THE OTHER DAY, a bat flew into a house. It was not an ordinary bat, but instead a big, ugly, mean bat that found its way to the bathroom and hung, upside down, over the toilet bowl.

It was not an ordinary house, either. It was, in fact, my house and because it was my house and because I am what is known as the man of the house, it was my job, nay my manly duty, to rid my house of that mean, ugly, reputedly blood-sucking not to mention soul-threatening bat. I did what I had to do.

But i did not do it without hesitation, without saying "Why me?" and without being told the answer -- because I'm a man, although being a man does not change the fact that I am afraid of bats. I am also afraid of rats, snakes, sharks and string rays, but only bats thus far have hung upside down over my toilet bowl. Knock on wood.

I went for the broom. I also went for a cap and a light jacket, knowing full well that the stories about bats clinging to your hair are not true but thinking, (logically, you will agree) that a cap could not hurt. Or a jacket. tThus armed and protected, I quickly opened the door and threw a pillow at the at the thing. It did't move.

That old feeling came over me. It was the same feeling I experienced when I am dispatched down the stairs in the middle of the night to see what made a noise and it is pretty much the same feeling I had years ago when I felt obliged to fight to the death some guy who called the girl I was with something like "tootsie." The feeling can be summed up in one word -- trapped.

It is about how I would have felt had I been a passenger on the Titanic and someone had yelled "Women and children first." I would have wanted to yell "Why?" but I doubt that I would have had the nerve to do that. Instead, I would have stood stoically on the deck and gone down with the ship like a dumbbell. I'll tell you this: I would have been mad as hell about it. l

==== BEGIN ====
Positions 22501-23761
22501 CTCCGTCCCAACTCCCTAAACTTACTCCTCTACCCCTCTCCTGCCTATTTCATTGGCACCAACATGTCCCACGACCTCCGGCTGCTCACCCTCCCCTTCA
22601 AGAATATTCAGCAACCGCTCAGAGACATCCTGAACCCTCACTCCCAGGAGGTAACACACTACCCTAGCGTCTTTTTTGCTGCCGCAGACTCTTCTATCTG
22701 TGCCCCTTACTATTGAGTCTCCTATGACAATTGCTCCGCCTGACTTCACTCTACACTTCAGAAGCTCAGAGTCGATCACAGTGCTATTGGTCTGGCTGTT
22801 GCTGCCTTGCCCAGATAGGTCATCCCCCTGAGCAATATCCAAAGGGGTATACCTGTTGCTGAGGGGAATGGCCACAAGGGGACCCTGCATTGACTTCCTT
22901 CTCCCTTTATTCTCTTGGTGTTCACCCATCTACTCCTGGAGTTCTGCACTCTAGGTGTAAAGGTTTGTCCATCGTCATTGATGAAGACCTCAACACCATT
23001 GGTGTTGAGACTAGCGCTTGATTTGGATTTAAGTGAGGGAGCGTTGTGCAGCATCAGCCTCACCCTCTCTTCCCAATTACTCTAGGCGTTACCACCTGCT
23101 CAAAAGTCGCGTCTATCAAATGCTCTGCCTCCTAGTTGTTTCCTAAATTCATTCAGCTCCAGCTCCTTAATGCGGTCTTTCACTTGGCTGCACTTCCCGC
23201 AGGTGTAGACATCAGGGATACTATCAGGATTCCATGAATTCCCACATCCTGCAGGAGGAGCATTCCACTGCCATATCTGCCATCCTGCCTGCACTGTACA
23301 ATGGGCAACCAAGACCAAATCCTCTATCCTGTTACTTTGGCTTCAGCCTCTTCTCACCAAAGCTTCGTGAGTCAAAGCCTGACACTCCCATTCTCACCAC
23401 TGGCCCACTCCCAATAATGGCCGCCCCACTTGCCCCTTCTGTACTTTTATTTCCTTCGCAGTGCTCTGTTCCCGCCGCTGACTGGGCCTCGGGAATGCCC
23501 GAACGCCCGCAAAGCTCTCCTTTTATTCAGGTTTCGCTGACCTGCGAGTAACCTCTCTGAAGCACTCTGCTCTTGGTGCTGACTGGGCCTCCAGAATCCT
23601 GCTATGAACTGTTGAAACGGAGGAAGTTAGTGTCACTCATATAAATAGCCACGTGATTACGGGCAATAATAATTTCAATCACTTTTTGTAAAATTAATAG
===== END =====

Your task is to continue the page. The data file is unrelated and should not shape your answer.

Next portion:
All men, I think, have had that feeling of being trapped in some male role we want nothing to do with. Sometimes it is as trivial a matter as carving the turkey or arguing with the head waiter of having to pretend that you know something about cars when dealing with te service manager -- "Oh, it's the manifold, is it?"

But sometimes the trap is a vicious one. There are lots of men, after all, who would prefer to be something other than the stereotypical male. Maybe they don't give a hoot about careers or money or, say, competitive sports. Some of them would rather that the women in their lives initiated the dates, or at least some of them, and shared the expense of them and maybe -- just maybe -- initiated the sex also.

What these men are after is the freedom to be what they want to be and still be men. This is something that more and more women are getting to do. All kinds of things that once stigmatized women as either tomboys or weirdos are now routinely done by women with no repercussions at all. Women repair cars and shimmy up telephone poles and jump from airplanes in the Army. Men, though, do not by and large become secretaries or housekeepers or even the male equivalent of housewives -- househusbands.

Men, appear to be more hung up, more afraid to abandon the old roles for fear that they will somehow also be abandoning their masculinity. It's as if being a man is not what you are, but what you do and the way you do it.

Anyway, it had only been a couple of days since I talked with a representative of a male liberation group and I thought about him as I stalked the fierce and frightening bat. I wondered what would have happened if I had simply told my wife that I wasn't going to mess with the thing -- that she could, or call someone in the morning -- Marlin Perkins for all I care.

But I couldn't do it. I patted my cap and zipped up my jacket and went into the bathroom to do battle with the bat. I slowly opened the window and then closed the toilet bowl cover. I checked the place over and then, slowly, I lifted the broom over my head and sort of swept the thing out the window. Just like that, it was gone.

I closed the windows. I looked around the room and then opened the door. My wife was thrilled. A house guest was awed and in the morning my son was just plain ga-ga. They asked me how I had gotten rid of the bat. I started to tell them but then stopped.

A man doesn't talk of such things.